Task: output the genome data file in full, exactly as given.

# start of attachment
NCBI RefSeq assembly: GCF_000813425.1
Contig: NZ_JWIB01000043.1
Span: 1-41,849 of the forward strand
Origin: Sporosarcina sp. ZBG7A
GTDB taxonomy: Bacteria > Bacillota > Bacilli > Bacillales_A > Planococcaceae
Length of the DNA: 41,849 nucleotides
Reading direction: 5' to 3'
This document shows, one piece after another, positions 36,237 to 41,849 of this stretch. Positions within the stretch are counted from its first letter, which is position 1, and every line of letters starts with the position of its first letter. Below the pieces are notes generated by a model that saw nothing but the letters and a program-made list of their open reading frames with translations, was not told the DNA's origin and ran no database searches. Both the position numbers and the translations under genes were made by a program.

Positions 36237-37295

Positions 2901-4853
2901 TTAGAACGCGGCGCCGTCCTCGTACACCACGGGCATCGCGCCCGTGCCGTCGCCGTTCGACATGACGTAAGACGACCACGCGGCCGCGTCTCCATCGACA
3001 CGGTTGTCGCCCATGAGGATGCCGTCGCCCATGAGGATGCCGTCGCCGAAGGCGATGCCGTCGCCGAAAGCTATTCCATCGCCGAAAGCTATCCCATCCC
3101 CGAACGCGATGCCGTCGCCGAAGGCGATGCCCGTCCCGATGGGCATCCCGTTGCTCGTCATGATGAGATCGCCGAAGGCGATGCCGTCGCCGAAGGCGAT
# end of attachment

NCBI RefSeq assembly: GCF_000813425.1
Contig: NZ_JWIB01000043.1
Span: 1-41,849 of the forward strand
Origin: Sporosarcina sp. ZBG7A
GTDB taxonomy: Bacteria > Bacillota > Bacilli > Bacillales_A > Planococcaceae
Length of the DNA: 41,849 nucleotides
Reading direction: 5' to 3'
This document shows, one piece after another, positions 36,237 to 41,849 of this stretch. Positions within the stretch are counted from its first letter, which is position 1, and every line of letters starts with the position of its first letter. Below the pieces are notes generated by a model that saw nothing but the letters and a program-made list of their open reading frames with translations, was not told the DNA's origin and ran no database searches. Both the position numbers and the translations under genes were made by a program.

Positions 36237-37295

Positions 2901-4853
2901 TTAGAACGCGGCGCCGTCCTCGTACACCACGGGCATCGCGCCCGTGCCGTCGCCGTTCGACATGACGTAAGACGACCACGCGGCCGCGTCTCCATCGACA
3001 CGGTTGTCGCCCATGAGGATGCCGTCGCCCATGAGGATGCCGTCGCCGAAGGCGATGCCGTCGCCGAAAGCTATTCCATCGCCGAAAGCTATCCCATCCC
3101 CGAACGCGATGCCGTCGCCGAAGGCGATGCCCGTCCCGATGGGCATCCCGTTGCTCGTCATGATGAGATCGCCGAAGGCGATGCCGTCGCCGAAGGCGAT